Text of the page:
In light of all of the rape, abuse and harassment from Harvey Weinstein, and many, many others, that have been revealed recently, a lot of men and women are feeling safer talking about their own situations of sexual misconduct. Your partner may be one of these silent victims of sexual malfeasance. Unfortunately, most women and many men are. If your partner opens up to you about past or current sexual harassment, abuse or rape, here’s how to support them.
Start by being there for them emotionally. Phrases like “it’s not your fault,” “I’m here for you” and “I’m sorry this happened” are good ways to react to their experience initially. Talking about something like sexual victimization is incredibly hard and can involve reliving some of the terrifying and demeaning feelings of the initial event. So, just be a soft place for them to land.
Ask and listen
It’s OK to ask questions but, don’t push anything. You can’t expect to get every detail of their ordeal, especially the first time they open up about this. Very open ended questions like, “How do you feel?” are great because they show you’re interest and care, but also leave just about everything up to your partner. Remember, your job here is to listen. Don’t interject with your thoughts or experiences. Just be ears for most of the conversation.
Talk about helping
Once you’ve let your partner express themselves, ask how you can help. If the harassment is going on at work currently, you two could make a game plan of how to document the behavior and bring it up to HR. If it’s something from the past, talk about how you can be supportive if your partner wants to go public with their experience. Please don’t do anything without checking in with your partner. For example, going behind their back to find their predator and give them a piece of your mind is really misguided. It could make things worse for your partner or just plain be what they don’t want. Only do things that have their blessing.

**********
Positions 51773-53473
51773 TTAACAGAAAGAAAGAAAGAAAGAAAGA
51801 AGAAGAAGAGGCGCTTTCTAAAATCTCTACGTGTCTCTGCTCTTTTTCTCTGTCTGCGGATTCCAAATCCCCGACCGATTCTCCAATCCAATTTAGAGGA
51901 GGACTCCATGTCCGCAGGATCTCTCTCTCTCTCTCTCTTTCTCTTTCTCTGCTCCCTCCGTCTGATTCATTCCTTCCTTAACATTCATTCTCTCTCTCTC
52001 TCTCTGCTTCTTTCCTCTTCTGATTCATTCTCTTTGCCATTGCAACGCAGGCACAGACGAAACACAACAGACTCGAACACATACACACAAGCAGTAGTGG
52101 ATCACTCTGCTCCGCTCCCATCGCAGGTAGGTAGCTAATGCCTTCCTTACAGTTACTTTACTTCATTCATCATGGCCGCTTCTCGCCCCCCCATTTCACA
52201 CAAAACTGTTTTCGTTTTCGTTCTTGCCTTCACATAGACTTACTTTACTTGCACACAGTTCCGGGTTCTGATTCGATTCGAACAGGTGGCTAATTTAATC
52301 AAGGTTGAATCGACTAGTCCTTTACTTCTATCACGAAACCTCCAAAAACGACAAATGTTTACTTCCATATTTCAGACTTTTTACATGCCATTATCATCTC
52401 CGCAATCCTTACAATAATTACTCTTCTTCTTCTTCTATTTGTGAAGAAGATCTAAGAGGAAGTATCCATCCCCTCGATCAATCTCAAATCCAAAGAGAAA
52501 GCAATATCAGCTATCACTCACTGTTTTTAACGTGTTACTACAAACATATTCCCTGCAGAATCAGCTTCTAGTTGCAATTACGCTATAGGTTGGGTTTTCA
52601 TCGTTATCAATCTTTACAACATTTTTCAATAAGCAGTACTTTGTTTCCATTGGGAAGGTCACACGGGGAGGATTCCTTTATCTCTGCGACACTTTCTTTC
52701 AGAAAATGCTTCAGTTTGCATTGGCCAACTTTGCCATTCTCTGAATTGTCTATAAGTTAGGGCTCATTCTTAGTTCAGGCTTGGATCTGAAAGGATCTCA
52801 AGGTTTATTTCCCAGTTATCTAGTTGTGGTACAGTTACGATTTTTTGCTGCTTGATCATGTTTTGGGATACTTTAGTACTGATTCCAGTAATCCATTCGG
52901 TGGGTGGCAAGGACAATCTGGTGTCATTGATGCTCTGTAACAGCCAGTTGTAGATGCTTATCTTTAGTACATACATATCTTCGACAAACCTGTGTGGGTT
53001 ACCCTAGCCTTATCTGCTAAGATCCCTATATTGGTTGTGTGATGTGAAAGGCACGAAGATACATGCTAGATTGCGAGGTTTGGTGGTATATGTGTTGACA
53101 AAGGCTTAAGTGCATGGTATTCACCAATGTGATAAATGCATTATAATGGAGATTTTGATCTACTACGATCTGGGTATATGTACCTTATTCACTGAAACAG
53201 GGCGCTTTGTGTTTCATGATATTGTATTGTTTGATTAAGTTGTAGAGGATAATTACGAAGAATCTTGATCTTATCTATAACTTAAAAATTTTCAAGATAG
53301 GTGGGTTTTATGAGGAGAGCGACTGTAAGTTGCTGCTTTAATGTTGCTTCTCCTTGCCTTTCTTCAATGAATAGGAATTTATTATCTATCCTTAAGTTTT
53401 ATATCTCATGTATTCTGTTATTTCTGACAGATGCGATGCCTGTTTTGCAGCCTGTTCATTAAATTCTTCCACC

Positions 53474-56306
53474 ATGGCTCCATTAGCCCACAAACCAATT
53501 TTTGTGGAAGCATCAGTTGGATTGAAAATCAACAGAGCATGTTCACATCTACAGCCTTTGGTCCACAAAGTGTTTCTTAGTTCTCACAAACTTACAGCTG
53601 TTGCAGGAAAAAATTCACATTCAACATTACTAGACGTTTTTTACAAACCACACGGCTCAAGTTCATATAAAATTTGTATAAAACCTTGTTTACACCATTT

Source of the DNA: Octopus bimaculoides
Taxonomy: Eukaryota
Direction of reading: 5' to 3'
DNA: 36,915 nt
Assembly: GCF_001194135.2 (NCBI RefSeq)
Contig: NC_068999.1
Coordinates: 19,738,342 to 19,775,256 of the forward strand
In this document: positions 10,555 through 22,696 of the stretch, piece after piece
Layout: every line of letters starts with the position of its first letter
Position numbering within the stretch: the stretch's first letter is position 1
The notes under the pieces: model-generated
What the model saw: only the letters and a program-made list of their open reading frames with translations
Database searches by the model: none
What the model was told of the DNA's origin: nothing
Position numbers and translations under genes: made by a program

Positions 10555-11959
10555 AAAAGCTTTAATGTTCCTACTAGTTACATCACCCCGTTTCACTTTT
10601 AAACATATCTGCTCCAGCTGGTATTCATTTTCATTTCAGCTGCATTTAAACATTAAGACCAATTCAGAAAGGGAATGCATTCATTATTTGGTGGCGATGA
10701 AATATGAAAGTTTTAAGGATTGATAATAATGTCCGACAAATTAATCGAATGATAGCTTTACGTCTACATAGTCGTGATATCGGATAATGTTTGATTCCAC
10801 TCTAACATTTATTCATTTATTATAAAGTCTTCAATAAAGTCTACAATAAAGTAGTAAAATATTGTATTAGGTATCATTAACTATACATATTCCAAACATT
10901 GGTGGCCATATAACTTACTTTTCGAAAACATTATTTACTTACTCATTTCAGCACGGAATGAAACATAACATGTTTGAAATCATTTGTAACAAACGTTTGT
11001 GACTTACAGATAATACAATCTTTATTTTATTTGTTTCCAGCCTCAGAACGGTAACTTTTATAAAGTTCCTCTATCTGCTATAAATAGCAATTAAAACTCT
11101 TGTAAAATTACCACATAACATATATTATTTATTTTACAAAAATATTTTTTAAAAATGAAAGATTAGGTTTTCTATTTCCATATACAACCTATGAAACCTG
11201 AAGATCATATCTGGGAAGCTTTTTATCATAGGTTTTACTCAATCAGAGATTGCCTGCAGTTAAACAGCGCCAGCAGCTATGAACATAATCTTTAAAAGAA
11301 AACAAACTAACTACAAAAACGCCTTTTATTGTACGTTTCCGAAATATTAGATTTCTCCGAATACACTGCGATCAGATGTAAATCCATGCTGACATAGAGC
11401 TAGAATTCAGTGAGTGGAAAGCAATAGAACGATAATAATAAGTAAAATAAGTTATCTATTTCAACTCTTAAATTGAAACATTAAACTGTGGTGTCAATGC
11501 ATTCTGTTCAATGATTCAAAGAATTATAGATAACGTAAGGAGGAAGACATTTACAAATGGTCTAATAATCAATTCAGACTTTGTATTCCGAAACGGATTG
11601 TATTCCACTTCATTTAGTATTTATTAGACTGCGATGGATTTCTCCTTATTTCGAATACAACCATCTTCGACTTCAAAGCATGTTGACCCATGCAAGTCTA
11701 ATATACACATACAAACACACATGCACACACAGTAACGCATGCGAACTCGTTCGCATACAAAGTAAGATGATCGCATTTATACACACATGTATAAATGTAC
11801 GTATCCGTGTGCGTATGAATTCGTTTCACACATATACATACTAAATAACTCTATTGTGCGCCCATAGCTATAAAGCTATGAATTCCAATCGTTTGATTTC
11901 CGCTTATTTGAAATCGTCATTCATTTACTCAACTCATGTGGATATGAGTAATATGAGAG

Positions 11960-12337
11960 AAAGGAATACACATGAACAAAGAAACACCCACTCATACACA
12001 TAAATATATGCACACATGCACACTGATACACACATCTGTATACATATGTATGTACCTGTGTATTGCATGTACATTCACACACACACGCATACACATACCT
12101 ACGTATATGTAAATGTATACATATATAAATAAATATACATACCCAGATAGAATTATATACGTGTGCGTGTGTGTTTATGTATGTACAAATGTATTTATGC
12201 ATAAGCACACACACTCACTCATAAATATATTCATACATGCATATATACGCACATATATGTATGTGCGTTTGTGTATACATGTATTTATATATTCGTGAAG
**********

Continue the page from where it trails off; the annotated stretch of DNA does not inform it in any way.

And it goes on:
Offer up therapy
Talking to a licensed clinician can be amazingly helpful. And as amazing as you are, you’re just not that. (Even if you are a therapist, you obviously shouldn’t be your partner’s therapist.) You can’t offer the help a professional can, no matter how sweet and supportive you are. Sometimes people need a little nudge to know it’s OK to seek professional help. Be that nudge for your partner and offer to help research to find someone. It’ll help your boo in ways you can’t imagine.
It’s important to realize that this isn’t a one-and-done conversation for you guys. Just like the victimization probably wasn’t a one-time thing for your partner. Even if it only happened once, their experience processing and dealing with it was likely long and tough. So, do your best to check in on how your boo’s therapy is going. Or if there’s something that might be triggering, like another predator being publically exposed, ask how it’s making them feel. Or, just stop and give them a hug and remind them that you’re there to talk and help always.
As a society, we’ve taken a few steps that have made small but important progress toward changing the culture around sexual misconduct. As a partner, you can do a few small things that will lead to big and meaningful changes in your partner’s comfort level in your relationship. Hopefully, society will keep progressing until this behavior is universally condemned, punished and eradicated. Until then, be the best partner you can be.